Many retail and business experts believe we are witnessing a sea change. According to Forrester Research, online retail sales are predicted to reach $370 billion by 2017. As businesses gain the ability to target their key demographics through social media, many research firms such as McKinsey & Company believe that physical brick-and-mortar marketing is going the way of the dinosaur.
With the rapid growth of online shopping, the general consensus is that consumers are less likely to go to physical retail stores and would rather scroll through a website, order products with the click of a mouse or the swipe of a finger, and have their purchases delivered to their doorstep in five business days or less.
Though this trend is exploding in popularity, it would be a mistake to believe that print and interactive marketing methods are no longer beneficial for brick-and-mortar stores. In reality, it’s just becoming harder for businesses to harmonize their social media efforts with classic brick-and-mortar marketing techniques.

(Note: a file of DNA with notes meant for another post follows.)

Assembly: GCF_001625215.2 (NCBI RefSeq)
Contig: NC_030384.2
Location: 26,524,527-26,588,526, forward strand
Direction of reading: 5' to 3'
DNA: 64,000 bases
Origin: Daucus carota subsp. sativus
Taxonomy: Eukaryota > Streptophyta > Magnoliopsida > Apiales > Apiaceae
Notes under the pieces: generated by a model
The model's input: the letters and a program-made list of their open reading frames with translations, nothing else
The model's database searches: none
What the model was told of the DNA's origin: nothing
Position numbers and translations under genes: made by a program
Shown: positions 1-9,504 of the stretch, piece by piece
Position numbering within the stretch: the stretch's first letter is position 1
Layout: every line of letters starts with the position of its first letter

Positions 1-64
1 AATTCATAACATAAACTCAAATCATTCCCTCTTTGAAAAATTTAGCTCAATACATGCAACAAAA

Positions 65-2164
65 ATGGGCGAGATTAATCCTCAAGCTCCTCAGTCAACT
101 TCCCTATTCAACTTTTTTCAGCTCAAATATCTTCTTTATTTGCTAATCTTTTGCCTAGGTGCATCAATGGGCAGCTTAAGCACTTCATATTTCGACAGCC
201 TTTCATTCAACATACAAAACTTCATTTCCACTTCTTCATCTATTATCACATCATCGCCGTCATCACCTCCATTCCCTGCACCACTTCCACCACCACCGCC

Start by Evaluating Social Strategies
Striking the right balance between these two channels is not impossible. Several companies currently stand out as leaders in this “blended” marketing approach. For instance, Red Bull Media House specializes in creating social media content that can be tied directly to physical venues.
So, how do you achieve the right balance between your social and brick-and-mortar marketing techniques? First, reverse engineer the situation, and ensure that you have airtight social media practices that fulfill these criteria:
How to Blend Social and Brick-and Mortar Marketing
If you already have sound social media strategies in place, it will be easier to bridge the gap between social and brick-and-mortar marketing. Let’s look at “blending” options for a fictitious restaurant that has a strong preexisting social media presence.
Brick-and-mortar establishments such as McDonald’s and Arby’s encouraged this type of customer engagement long before social networks even existed. McDonald’s “billions served” campaign is similar to a company that boasts how many Facebook “likes” it has. Arby’s prompted patrons to ring the bell if they were satisfied customers. These marketing tactics were quick and efficient customer testimonials.
Social media has actively built on successful engagement ideas of the past, and it’s time for brick-and-mortar businesses to build on their social media efforts to create harmonized marketing strategies that bolster engagement, offer entertainment, and encourage repeat visits. By combining these efforts, brick-and-mortar businesses truly can have the best of both worlds.
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